While neither of these reports address productivity or output (topic for another day), I cannot help but feel woefully inefficient when I read stats like these. I could cut my to-do list in half if I gave up even one hour of television. Moreover, I cannot keep using work as an excuse for avoiding friends or enjoying a night out at a new restaurant.  Clearly, there are enough hours in the day for non-work activities if I choose to make them a priority.

January 11, 2013

If Money Were No Object

We all know that financial security carries its share of the weight in our mission to find sanity with a paycheck.  But, British writer, speaker and philosopher Alan Watts challenges us to become masters of the things we love to do first.  So, what is the work that you really want to do?

January 9, 2013

Bad Habits

I envy people who naturally and effortlessly make the most of every situation encountered. (I tend to fall into the other category: those with a predisposition to gripe and bellyache about everything.) Recently, I read a persuasive quote by writer Rita Schiano that shifted my mindset on the practicality of complaining: "Talking about our problems is our greatest addition. Break the habit. Talk about your joys." 

Noble intention, but easier said than done.

We all know that the workplace is the perfect environment to fall into negative, unproductive patterns like criticism, contempt, procrastination and apathy. The problem is that these bad habits follow us home at the end of the day, leading to eye rolling and interrupting at home.  Do them long enough and they become an essential part of your persona, no longer the harmless quirk they once were at the office.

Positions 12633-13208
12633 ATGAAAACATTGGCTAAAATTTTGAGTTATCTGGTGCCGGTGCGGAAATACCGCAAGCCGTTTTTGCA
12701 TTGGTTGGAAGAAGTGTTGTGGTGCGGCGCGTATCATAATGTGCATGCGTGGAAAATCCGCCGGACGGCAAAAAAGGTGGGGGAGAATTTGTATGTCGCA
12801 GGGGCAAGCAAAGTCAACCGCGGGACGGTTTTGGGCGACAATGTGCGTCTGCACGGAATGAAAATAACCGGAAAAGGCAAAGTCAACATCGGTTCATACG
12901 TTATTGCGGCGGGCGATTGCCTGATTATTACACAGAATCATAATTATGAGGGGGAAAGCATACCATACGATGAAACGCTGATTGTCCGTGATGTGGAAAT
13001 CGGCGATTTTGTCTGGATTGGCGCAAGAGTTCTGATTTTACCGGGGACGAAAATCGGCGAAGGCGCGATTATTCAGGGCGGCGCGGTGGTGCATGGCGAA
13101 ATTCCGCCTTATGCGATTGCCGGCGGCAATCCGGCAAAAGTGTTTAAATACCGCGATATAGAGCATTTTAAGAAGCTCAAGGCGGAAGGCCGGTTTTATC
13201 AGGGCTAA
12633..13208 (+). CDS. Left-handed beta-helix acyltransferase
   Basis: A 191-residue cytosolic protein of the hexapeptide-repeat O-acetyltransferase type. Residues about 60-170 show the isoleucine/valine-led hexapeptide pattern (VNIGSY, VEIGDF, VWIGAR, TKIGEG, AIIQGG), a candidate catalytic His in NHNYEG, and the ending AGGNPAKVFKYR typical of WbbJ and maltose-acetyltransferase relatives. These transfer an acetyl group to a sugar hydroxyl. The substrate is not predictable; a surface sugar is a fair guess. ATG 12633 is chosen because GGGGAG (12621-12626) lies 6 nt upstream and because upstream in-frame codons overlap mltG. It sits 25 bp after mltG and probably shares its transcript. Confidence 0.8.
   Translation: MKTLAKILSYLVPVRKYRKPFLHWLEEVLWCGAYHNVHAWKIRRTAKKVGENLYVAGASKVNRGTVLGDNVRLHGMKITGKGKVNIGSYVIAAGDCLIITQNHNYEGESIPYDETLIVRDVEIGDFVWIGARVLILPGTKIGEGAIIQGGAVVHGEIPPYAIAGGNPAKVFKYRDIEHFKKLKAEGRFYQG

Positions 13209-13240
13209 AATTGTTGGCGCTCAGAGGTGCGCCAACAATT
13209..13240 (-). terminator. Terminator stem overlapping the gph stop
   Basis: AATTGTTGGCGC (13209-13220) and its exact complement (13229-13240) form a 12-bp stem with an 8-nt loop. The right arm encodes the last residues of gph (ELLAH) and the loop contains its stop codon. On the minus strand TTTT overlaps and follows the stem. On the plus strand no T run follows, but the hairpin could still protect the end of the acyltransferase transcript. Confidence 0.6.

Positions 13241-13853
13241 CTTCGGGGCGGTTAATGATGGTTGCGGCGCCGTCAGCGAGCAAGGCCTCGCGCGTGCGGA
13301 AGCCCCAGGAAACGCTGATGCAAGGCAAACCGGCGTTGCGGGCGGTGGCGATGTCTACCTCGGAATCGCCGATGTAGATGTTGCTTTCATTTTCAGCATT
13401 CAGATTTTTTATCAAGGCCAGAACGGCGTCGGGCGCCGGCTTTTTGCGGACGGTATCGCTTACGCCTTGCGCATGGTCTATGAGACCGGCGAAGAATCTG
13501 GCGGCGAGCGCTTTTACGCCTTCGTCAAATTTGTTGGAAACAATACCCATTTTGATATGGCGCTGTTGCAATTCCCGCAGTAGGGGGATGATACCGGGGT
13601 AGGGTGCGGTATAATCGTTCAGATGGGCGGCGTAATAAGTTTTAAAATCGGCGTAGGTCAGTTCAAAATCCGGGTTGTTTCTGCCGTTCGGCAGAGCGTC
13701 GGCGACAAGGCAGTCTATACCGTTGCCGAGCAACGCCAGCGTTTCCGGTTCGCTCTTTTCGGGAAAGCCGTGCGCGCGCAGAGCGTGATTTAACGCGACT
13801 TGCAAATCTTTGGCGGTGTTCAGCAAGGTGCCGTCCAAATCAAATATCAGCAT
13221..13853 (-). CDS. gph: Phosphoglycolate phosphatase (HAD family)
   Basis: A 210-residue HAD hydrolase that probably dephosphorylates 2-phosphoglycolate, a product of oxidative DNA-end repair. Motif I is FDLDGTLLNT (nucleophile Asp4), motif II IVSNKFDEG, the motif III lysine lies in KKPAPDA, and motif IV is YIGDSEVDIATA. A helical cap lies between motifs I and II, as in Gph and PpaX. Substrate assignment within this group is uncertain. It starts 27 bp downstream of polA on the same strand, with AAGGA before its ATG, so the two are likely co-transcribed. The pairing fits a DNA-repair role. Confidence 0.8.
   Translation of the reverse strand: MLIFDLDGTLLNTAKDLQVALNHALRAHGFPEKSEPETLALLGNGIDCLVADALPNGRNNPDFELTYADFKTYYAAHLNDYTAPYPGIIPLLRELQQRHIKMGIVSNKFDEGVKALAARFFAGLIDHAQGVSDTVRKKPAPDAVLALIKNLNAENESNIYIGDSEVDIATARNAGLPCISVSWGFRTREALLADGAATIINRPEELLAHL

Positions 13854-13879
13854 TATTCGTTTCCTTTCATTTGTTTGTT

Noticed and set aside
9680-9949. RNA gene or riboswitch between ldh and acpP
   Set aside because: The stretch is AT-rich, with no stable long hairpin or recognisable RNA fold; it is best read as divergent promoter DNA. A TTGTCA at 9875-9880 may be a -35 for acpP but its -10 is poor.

Eleanor Roosevelt said, "It is easy to slip into self-absorption and it is equally fatal. When one becomes absorbed in himself, in his health, in his personal problems, or in the small details of daily living, he is, at the same time losing interest in other people; worse, he is losing his ties to life.  From that it is an easy step to losing interest in the world and in life itself.  That is the beginning of death."

How's that for an ominous warming?

It isn't hopeless, though. On any day, at any moment, we can choose another door: to talk about what's going right in our lives and invest energy in that instead. It doesn't have to be a new year's resolution or something we do when we turn 40 or on the first day of retirement. It certainly can't require any more effort than keeping up with all the things we are annoyed about. (Here, here and here.)

For more on bad habits that doom relationships, at work or at home, check out Dr. John Gottman's work, which is also well-documented in the book Blink: The Power of Thinking without Thinking by the very funny and insightful Malcolm Gladwell. You can read more of Eleanor Roosevelt's thoughts on happiness here

January 8, 2013

Office Lust: Minimalist

This stark office might require a willing suspension of disbelief, but hey, we can all fantasize of a world without clutter, right?


January 7, 2013

Go to Bed

Look around your office.  How many co-workers would you guess need more sleep?  How many would have a better mood or more positive approach to projects (or even basic human interaction) if they got more sleep?  My guess is 90%, because let's face it: at least 10% of coworkers are simply ornery all the time. The US Centers of Disease Control and Prevention say that than more than 35% of Americans do not get enough sleep for optimum health and productivity.